5. Petrol prices to stay high in 2022:

The decrease in fuel prices for January is as welcome as the increase in December 2021 were unwelcome. But motorists should still try to save petrol as much as possible – and avoid the temptation to buy a big, thirsty vehicle – the petrol price is likely to stay high during 2022.

General consensus is that oil prices will remain at current levels for a few months, at best, and then start to increase again.

The AA noted that higher infection rates in the northern hemisphere may lead to lower consumer and industrial demand for petroleum products, as was seen in the initial waves of Covid-19 in 2020 especially.

“However, this should not distract from the fact that the current fuel prices are still far in excess of what South Africans were paying just a few months ago,” it warns.

The retail price of petrol dropped by between 68 and 71 cents a litre and the wholesale price of diesel was reduced by between 67.8c and 69.8c a litre.

These reductions put the inland price of 93 octane petrol at R19.36 per litre and that of higher quality diesel at R17.28 per litre.

However, as the AA pointed out, fuel prices are still significantly higher than what it used to be.

A look at the historic prices published by the South African Petroleum Industry Association (Sapia) shows that petrol was selling at between R14.16 and R14.86 per litre a year ago and that the wholesale price of diesel was just above R13 per litre.

Thus, the new “lower” petrol price is still some 32% higher than in January 2021, while the wholesale price of diesel is around 33% higher than a year ago.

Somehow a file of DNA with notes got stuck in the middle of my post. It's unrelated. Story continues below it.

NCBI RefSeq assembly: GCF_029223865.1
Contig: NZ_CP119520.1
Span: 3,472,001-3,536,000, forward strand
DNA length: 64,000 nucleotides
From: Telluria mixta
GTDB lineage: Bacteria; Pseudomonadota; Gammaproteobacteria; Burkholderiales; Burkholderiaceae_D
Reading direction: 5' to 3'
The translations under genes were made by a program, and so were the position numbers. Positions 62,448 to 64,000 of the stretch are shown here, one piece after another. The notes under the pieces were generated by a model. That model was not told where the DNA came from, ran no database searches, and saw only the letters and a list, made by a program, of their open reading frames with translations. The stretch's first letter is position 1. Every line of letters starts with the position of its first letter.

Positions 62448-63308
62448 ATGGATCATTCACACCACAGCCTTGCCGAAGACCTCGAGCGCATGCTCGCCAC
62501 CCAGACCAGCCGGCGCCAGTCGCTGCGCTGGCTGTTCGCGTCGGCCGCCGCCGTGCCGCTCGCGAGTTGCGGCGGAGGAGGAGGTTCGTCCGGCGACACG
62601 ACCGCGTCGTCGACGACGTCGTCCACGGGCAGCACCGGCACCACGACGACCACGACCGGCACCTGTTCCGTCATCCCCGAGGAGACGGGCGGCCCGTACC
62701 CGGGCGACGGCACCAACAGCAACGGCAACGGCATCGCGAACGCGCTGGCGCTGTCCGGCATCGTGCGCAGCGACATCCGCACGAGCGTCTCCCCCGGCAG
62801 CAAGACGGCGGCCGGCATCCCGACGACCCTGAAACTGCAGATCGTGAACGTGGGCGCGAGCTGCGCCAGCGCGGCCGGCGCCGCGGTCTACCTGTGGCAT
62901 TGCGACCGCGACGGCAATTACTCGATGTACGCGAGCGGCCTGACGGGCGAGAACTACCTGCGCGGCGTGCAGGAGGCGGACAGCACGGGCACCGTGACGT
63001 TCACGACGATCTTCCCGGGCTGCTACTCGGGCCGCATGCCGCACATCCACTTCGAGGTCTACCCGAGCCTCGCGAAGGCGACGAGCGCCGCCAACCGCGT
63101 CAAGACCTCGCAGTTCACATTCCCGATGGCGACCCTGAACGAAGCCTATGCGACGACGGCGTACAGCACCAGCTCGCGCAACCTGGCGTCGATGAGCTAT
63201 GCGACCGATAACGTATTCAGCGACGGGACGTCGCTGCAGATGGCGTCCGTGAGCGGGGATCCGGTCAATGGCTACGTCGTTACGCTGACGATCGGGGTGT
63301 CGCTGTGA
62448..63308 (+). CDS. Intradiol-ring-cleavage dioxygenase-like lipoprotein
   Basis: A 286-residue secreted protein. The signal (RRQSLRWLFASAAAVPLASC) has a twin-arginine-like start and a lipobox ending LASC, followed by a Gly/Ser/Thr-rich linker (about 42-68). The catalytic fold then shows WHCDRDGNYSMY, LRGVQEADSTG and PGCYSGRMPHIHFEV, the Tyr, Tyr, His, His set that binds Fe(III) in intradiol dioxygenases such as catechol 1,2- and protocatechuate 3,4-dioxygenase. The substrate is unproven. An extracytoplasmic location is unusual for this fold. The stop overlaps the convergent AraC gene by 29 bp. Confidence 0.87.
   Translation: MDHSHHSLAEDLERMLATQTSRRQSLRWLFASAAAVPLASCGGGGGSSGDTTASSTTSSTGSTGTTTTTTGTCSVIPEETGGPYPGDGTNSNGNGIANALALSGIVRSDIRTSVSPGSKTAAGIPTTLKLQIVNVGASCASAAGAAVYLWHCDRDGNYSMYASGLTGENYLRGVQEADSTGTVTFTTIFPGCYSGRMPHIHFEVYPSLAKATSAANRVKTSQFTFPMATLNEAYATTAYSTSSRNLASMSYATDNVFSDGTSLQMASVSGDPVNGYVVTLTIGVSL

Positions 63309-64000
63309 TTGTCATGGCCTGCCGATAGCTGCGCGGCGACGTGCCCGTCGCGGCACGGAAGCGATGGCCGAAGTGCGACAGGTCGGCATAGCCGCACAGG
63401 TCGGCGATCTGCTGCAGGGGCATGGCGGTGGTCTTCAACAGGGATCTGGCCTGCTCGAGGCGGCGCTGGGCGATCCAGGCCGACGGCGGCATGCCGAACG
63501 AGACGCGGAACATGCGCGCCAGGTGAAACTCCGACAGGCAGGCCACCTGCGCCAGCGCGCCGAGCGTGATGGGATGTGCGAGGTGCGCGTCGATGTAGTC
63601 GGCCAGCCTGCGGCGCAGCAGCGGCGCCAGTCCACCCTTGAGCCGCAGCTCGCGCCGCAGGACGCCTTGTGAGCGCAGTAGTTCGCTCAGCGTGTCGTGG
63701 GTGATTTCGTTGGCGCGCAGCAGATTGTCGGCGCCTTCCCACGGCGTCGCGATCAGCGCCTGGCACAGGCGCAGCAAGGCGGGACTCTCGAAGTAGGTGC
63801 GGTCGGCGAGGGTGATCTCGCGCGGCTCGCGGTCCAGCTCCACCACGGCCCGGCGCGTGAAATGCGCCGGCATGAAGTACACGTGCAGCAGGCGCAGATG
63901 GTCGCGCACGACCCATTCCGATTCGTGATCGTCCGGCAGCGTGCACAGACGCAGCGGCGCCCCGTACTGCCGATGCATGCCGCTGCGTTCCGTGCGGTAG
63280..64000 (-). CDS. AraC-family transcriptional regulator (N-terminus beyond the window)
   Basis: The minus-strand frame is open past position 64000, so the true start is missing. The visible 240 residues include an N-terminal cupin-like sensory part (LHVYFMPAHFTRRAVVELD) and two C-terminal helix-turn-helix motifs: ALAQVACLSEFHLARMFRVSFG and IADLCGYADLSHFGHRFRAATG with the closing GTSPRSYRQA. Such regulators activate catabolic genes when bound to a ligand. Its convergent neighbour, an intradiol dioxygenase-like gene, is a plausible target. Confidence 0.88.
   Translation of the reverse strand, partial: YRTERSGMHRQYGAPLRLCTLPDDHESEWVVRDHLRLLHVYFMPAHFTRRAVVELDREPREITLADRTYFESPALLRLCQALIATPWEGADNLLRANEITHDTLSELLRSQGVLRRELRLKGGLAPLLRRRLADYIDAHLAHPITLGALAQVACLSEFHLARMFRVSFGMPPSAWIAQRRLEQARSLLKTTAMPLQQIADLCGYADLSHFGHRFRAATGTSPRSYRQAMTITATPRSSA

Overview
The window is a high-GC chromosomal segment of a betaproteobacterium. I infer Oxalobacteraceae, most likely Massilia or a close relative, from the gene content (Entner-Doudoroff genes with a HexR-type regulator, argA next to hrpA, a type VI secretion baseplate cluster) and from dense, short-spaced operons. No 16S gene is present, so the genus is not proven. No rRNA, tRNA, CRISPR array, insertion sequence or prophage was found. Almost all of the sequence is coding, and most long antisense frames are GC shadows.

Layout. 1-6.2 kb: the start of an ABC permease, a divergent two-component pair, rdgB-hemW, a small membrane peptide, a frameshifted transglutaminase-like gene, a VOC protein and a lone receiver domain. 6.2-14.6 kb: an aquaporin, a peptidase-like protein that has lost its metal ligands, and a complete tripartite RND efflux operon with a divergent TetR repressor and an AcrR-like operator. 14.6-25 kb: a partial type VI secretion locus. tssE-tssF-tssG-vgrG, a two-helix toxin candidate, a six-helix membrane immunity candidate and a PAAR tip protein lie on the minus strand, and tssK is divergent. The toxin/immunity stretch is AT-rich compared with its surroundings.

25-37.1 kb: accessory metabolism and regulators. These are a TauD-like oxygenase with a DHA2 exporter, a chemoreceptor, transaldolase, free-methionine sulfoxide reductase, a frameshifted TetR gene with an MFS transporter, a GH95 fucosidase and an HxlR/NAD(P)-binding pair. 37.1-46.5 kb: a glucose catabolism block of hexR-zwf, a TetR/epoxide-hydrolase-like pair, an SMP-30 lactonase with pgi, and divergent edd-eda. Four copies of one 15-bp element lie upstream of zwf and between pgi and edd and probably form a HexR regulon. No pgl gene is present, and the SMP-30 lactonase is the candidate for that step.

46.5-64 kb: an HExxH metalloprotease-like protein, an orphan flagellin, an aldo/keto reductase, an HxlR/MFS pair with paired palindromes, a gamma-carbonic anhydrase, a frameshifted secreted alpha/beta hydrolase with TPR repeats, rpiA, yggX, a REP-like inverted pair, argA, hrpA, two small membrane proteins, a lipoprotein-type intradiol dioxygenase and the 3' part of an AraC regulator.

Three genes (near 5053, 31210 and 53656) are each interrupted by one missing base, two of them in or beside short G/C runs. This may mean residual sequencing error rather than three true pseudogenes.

Except for 2020, the petrol price has been inching upwards year after year and this year might not be different.

The oil price recovered swiftly and sharply from it 2020 crash – when it fell to below $20 per barrel – and breached $80 per barrel again.


Forecasting the oil price and exchange rate are always difficult. Getting both right is nearly impossible.

However, it is noticeable that most forecasts call for oil to remain at current levels at best, or move higher.

The US Energy Information Administration (EIA) says in its latest report that Brent crude oil spot prices averaged $81 per barrel in November, a decrease of $3 from October 2021, but a massive $38 higher than in November 2020.

“Crude oil prices have risen over the past year as result of steady draws on global oil inventories, which averaged 1.4 million barrels per day during the first three quarters of 2021. Crude oil prices fell significantly on November 26 and the Brent spot price began December below $70/b,” it adds.

“The drop in prices followed the identification of the new Covid-19 Omicron variant, which raised the possibility that petroleum demand could decline in the near term,” it notes.

While oil price increased during the last week or so, the rand also weakened. The rand dropped to R15.77 to the dollar, compared to around R14 at the beginning of December. If the current oil prices and exchange rate persist throughout January, the recent decrease in fuel prices would most likely be reversed in February.

In addition, the performance of the currency during 2022 will probably be the most significant factor influencing fuel prices for SA motorists during the year.

All information sourced from articles posted by: News24, BusinessTech, EWN, Business Insider, and Moneyweb.